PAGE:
ENCONTRO DAS ÁGUAS / MEETING OF WATERS
Curated by Beverly Adams
January 13 - July 1, 2018
Blanton Museum of Art - Austin, TX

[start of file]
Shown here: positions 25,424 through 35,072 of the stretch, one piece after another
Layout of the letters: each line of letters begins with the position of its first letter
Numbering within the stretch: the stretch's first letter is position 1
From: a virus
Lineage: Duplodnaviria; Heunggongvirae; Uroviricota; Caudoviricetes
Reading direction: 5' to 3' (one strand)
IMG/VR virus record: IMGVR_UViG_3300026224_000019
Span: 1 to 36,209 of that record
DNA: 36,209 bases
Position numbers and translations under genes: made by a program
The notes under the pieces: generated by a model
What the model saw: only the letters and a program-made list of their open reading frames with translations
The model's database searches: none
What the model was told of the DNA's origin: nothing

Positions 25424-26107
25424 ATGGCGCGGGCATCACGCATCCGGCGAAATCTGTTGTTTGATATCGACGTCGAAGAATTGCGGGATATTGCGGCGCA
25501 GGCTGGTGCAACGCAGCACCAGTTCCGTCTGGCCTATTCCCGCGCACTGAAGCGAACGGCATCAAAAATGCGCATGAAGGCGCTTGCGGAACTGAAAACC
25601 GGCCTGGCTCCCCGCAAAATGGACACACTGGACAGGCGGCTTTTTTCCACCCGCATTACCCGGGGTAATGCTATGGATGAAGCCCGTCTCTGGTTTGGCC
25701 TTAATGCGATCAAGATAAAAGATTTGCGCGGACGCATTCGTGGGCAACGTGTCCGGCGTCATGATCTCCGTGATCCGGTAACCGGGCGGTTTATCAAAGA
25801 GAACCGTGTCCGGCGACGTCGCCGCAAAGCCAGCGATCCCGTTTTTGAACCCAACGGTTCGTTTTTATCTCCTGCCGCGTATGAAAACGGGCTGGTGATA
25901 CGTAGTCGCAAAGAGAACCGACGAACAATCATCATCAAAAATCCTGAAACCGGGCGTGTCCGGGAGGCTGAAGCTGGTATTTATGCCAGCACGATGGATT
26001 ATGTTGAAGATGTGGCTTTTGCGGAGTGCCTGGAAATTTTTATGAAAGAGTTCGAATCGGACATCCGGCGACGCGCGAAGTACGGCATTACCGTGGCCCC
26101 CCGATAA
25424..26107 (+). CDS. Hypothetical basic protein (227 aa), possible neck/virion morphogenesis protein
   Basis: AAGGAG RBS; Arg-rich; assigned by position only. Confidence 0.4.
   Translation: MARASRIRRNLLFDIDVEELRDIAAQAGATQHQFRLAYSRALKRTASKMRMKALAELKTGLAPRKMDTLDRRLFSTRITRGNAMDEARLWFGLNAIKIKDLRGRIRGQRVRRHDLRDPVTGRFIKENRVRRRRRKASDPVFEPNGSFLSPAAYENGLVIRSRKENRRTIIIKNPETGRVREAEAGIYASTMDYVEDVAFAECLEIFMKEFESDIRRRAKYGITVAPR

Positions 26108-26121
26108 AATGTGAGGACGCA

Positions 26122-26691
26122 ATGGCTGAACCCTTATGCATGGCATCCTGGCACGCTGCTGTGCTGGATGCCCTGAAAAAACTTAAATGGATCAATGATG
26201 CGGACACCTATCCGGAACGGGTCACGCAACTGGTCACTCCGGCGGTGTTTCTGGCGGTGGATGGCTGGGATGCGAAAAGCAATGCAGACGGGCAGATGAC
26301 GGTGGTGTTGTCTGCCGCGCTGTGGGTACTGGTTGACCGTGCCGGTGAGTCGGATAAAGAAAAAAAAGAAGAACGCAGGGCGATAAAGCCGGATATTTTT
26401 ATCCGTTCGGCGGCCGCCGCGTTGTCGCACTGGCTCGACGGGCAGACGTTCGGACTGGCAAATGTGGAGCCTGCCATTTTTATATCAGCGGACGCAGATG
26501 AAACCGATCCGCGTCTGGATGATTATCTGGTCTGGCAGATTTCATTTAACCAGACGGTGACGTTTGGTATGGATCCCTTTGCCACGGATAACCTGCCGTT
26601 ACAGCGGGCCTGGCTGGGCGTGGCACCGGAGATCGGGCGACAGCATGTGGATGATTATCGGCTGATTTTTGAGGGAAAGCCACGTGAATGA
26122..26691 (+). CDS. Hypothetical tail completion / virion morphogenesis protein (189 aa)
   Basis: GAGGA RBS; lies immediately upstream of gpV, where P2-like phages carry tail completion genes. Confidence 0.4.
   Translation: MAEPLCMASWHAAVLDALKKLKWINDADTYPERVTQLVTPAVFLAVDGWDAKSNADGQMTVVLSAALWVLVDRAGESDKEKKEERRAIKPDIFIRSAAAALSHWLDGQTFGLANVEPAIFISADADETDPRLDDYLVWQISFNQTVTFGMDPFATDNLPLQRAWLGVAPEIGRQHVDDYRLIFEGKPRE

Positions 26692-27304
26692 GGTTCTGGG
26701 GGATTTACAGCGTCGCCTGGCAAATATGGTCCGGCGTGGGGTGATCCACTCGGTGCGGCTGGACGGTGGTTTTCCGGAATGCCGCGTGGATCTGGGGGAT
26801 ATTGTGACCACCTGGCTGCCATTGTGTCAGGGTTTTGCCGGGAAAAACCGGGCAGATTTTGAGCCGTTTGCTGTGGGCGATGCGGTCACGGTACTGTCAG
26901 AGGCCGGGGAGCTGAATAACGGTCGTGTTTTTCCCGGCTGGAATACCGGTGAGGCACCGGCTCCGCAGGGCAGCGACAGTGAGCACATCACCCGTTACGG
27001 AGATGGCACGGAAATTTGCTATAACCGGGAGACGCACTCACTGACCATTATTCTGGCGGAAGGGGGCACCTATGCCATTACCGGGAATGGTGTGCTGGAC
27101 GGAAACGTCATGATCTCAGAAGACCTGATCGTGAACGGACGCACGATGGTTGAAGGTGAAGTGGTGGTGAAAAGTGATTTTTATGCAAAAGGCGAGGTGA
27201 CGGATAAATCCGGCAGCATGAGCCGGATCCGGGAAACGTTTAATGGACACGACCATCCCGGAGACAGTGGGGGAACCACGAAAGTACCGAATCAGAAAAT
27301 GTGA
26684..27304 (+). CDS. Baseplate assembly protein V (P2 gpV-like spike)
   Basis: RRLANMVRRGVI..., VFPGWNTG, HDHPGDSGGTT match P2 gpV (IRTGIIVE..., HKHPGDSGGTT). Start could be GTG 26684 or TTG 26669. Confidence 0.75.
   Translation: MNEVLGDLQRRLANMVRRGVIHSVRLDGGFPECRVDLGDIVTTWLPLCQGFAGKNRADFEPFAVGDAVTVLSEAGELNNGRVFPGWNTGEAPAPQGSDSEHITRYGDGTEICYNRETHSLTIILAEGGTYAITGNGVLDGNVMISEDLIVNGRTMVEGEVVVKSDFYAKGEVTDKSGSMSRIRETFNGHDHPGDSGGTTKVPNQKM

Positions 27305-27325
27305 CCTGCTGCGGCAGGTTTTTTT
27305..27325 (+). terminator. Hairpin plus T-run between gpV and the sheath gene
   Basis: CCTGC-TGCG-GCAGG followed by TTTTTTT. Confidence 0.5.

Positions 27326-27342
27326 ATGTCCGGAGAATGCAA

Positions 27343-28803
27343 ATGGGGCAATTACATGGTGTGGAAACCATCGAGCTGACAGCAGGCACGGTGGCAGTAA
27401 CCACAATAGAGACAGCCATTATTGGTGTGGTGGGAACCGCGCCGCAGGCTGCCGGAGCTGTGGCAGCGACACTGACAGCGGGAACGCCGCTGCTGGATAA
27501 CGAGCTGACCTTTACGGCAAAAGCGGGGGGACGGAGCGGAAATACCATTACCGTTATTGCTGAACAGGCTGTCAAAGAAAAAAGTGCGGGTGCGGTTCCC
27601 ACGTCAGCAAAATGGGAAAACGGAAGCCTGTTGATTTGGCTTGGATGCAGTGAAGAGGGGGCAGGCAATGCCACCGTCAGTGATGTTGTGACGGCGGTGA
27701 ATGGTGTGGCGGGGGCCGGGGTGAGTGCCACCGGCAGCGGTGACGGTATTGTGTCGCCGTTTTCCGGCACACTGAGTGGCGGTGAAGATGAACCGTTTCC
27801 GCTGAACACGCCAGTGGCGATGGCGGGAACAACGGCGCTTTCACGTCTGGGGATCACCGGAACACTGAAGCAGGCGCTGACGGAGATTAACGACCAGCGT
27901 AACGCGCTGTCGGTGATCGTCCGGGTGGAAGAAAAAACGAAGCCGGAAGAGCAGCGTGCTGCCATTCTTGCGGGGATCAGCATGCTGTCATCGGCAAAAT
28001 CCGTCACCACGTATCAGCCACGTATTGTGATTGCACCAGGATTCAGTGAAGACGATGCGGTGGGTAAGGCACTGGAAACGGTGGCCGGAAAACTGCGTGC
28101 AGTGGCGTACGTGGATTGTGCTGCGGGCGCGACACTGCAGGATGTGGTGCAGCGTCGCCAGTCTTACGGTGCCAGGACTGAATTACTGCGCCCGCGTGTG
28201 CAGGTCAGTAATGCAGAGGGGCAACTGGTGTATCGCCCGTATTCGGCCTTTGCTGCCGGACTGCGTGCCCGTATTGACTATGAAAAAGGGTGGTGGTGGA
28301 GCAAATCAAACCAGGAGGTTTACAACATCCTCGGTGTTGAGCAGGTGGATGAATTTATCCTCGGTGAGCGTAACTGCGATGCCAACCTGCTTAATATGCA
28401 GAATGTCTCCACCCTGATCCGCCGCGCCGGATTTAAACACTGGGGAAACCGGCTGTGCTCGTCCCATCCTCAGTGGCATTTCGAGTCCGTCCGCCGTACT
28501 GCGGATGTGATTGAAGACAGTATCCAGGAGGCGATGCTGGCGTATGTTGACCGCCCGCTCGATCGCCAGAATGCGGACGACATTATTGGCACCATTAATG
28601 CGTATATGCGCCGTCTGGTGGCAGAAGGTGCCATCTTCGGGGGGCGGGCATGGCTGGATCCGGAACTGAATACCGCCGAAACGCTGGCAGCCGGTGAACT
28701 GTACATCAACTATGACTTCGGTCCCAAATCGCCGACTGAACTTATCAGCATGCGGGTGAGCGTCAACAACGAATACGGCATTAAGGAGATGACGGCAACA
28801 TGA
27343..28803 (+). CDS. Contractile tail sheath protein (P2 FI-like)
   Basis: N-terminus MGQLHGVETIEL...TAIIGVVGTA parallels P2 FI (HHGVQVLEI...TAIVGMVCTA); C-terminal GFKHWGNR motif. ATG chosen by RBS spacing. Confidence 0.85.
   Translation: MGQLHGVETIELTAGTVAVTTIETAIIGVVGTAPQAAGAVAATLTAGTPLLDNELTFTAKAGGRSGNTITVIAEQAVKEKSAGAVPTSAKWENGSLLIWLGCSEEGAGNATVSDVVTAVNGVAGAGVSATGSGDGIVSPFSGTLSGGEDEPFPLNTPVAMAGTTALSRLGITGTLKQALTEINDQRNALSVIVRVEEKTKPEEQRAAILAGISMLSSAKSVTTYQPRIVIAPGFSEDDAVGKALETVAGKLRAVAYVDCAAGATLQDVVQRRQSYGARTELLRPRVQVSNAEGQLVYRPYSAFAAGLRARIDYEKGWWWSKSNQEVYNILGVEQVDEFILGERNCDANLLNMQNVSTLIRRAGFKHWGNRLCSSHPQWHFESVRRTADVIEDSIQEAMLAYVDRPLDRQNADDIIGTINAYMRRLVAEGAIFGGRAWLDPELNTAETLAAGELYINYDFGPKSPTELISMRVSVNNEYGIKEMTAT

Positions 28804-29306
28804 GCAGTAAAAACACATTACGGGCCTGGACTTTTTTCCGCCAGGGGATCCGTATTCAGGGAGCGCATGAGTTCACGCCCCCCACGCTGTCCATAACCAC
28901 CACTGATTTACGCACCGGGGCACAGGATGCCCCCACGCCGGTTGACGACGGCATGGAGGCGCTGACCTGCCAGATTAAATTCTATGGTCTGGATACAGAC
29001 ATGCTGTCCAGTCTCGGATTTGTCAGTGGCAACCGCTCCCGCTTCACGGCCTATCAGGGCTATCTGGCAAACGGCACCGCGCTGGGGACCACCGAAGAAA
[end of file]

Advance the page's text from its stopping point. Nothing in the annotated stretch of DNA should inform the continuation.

The Negro and Upper Amazon Rivers come together and travel through the Amazon region to empty their waters in the Atlantic Ocean. Encontro das águas [Meeting of Waters] takes its name from the confluence of these rivers at the port of the Brazilian city of Manaus. For nearly four miles after they meet the black and beige waters run parallel to each other but do not intermix. The Port of Manaus serves as another type of confluence point: that of foreign capital and local traditions. Beginning in the late nineteenth century, British investment transformed Manaus into the center of the rubber boom and the most industrialized city in Brazil. After 1912, when the British turned to alternative rubber sources within their colonies, the city became impoverished. Today, the port again facilitates the movement of capital. Following a decade of deregulation that began in 1957, the city became a Free Trade Zone and now hosts the manufacturing plants of such companies as Apple, Sony, LG, Coca-Cola, Dell, Harley Davidson, and Honda Motorcycles. The commodities made at these factories enter the global market on cargo ships that exit the Port of Manaus. Tossin explores this complicated history through a range of objects that speak to the impact of industrialization and the material culture of the indigenous groups in the area, who were exploited by a feudal labor system throughout the rubber boom. Tossin crafts replicas of iPhones, Coca-Cola bottles, and Epson ink cartridges out of terra cotta, a material used to create utilitarian objects such as pots and food storage containers by a variety of indigenous communities. Handmade over many hours, the terracotta electronics lack the functionality of the real versions made on assembly lines and by machines. The artist uses the refuse of commodity culture, strips of Amazon.com boxes, to make baskets that refer to the Amazonian weaving tradition. The woven net speaks to the longstanding importance of fishing in the area, while the woven tapestry mimics the convergence of the rivers and the goods that traverse them. By conflating the materials and uses of traditional and modern objects, Tossin asks us to consider the impact of globalization. Foreign industry has revitalized the region, but only after bankrupting it in the past; industry brings money, but it also pollutes the landscape and disregards local culture, turning Manaus into one of thousands of production hubs worldwide that feed our growing appetite for more.